Critical Theory and World Politics

By Richard Wyn Jones | Go to book overview

8
WHAT'S CRITICAL ABOUT CRITICAL
INTERNATIONAL RELATIONS THEORY?
Mark Neufeld

Living in an era of globalization places new demands on both thought and action. One such demand is the need to theorize and act out of a global perspective. This demand is no less acute for those social and political theorists whose prime allegiance is to critical traditions. In this regard it is striking that one of the more prominent among those traditions—the critical theory of the Frankfurt School—has been largely silent on global-level issues or processes. As a leading American Frankfurt School theorist has noted, with the exception of occasional comments by Herbert Marcuse in the 1960s, a macrological critique of imperialism or of systems of world domination was “inexplicably absent from most of Critical Theory” (Kellner 1999a). Accordingly, although critical theory has had an influence on some branches of social science, for example, sociology and philosophy, it has, at least until fairly recently, had “virtually no impact on International Relations” (Halliday 1987: 165–166). Indeed, this obvious lacuna has prompted calls from contemporary proponents of critical theory for its reformulation in more globally sensitive terms. Note, for example, the following comment by Thomas McCarthy: “I have wanted to underscore the need for critical theory to adopt a consistently global perspective, so as to locate the received problematics of the nation state in a broader web of interconnected histories” (McCarthy 1994: 92–93).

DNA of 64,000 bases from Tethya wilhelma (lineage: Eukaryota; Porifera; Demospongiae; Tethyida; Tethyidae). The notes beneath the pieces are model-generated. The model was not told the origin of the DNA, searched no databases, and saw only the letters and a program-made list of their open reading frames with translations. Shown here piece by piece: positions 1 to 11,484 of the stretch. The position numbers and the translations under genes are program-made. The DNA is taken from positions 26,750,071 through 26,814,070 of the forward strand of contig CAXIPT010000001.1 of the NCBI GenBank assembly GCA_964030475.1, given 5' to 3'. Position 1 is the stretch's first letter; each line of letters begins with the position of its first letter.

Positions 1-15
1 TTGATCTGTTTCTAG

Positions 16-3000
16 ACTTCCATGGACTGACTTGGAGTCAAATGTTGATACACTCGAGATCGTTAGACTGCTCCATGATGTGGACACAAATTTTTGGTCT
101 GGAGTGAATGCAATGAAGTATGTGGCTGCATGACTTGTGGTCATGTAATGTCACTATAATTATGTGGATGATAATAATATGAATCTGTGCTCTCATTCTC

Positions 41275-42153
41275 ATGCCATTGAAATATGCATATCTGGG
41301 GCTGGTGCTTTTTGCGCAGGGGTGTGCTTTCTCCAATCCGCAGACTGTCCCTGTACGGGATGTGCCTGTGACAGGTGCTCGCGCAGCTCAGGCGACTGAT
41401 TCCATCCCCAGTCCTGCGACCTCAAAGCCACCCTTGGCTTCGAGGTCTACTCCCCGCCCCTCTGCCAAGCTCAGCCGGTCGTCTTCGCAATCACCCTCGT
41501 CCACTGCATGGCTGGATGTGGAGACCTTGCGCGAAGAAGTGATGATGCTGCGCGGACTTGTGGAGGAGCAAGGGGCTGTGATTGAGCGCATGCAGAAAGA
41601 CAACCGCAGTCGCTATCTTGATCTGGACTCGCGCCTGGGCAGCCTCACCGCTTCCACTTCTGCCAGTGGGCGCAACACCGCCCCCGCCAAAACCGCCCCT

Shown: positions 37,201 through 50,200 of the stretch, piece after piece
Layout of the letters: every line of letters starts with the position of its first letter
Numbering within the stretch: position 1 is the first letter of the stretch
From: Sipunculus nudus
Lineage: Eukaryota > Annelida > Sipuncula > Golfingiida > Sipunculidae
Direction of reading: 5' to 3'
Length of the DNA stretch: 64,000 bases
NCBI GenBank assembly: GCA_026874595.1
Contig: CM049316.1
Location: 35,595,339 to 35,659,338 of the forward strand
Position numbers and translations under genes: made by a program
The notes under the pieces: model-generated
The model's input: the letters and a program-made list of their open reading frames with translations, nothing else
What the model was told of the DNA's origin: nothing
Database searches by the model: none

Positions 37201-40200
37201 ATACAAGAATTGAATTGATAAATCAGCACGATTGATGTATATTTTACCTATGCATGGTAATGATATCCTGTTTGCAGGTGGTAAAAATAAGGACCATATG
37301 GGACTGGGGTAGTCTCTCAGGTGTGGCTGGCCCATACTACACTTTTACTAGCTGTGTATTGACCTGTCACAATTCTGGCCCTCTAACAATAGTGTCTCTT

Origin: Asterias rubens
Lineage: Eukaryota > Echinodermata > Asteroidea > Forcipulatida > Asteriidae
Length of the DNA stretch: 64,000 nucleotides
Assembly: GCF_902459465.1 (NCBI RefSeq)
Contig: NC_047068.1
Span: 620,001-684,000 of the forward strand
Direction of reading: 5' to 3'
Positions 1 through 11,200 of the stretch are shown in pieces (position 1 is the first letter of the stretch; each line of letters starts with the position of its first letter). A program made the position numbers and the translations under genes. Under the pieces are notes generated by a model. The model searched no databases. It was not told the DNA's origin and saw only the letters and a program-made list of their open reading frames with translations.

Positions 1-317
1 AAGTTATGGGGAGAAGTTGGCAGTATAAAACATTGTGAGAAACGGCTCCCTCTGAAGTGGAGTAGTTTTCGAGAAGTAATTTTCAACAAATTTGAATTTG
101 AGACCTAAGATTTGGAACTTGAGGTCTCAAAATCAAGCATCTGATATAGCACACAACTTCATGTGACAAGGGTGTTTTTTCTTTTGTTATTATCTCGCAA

What holds for the critical theory of the Frankfurt School holds for other critical theory traditions as well, both in terms of their neglect of the global and in terms of their need for a corresponding reformulation. And here it is important to point out that scholars interested in carrying out such a reformulation could benefit greatly from a familiarity with the existing literature in international relations (IR) that makes claims to provide a criti-

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